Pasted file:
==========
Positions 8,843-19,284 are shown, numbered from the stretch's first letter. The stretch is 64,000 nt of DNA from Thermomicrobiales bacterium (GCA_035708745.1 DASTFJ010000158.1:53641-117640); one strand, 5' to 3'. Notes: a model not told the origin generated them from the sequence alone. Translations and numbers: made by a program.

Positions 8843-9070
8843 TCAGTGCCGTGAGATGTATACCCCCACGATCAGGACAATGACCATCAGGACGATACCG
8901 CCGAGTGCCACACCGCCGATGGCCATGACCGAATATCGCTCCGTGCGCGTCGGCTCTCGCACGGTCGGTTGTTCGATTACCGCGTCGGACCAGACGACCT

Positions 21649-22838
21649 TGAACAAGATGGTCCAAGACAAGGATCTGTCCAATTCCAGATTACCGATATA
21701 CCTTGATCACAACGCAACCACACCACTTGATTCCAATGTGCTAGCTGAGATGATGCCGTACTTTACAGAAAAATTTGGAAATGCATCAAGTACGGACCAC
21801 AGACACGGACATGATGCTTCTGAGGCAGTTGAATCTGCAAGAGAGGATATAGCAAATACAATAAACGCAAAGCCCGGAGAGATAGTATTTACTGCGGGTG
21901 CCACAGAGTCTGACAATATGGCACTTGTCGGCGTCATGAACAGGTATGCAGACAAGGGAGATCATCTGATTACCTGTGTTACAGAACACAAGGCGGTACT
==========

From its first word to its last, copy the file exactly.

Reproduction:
Positions 8,843-19,284 are shown, numbered from the stretch's first letter. The stretch is 64,000 nt of DNA from Thermomicrobiales bacterium (GCA_035708745.1 DASTFJ010000158.1:53641-117640); one strand, 5' to 3'. Notes: a model not told the origin generated them from the sequence alone. Translations and numbers: made by a program.

Positions 8843-9070
8843 TCAGTGCCGTGAGATGTATACCCCCACGATCAGGACAATGACCATCAGGACGATACCG
8901 CCGAGTGCCACACCGCCGATGGCCATGACCGAATATCGCTCCGTGCGCGTCGGCTCTCGCACGGTCGGTTGTTCGATTACCGCGTCGGACCAGACGACCT

Positions 21649-22838
21649 TGAACAAGATGGTCCAAGACAAGGATCTGTCCAATTCCAGATTACCGATATA
21701 CCTTGATCACAACGCAACCACACCACTTGATTCCAATGTGCTAGCTGAGATGATGCCGTACTTTACAGAAAAATTTGGAAATGCATCAAGTACGGACCAC
21801 AGACACGGACATGATGCTTCTGAGGCAGTTGAATCTGCAAGAGAGGATATAGCAAATACAATAAACGCAAAGCCCGGAGAGATAGTATTTACTGCGGGTG
21901 CCACAGAGTCTGACAATATGGCACTTGTCGGCGTCATGAACAGGTATGCAGACAAGGGAGATCATCTGATTACCTGTGTTACAGAACACAAGGCGGTACT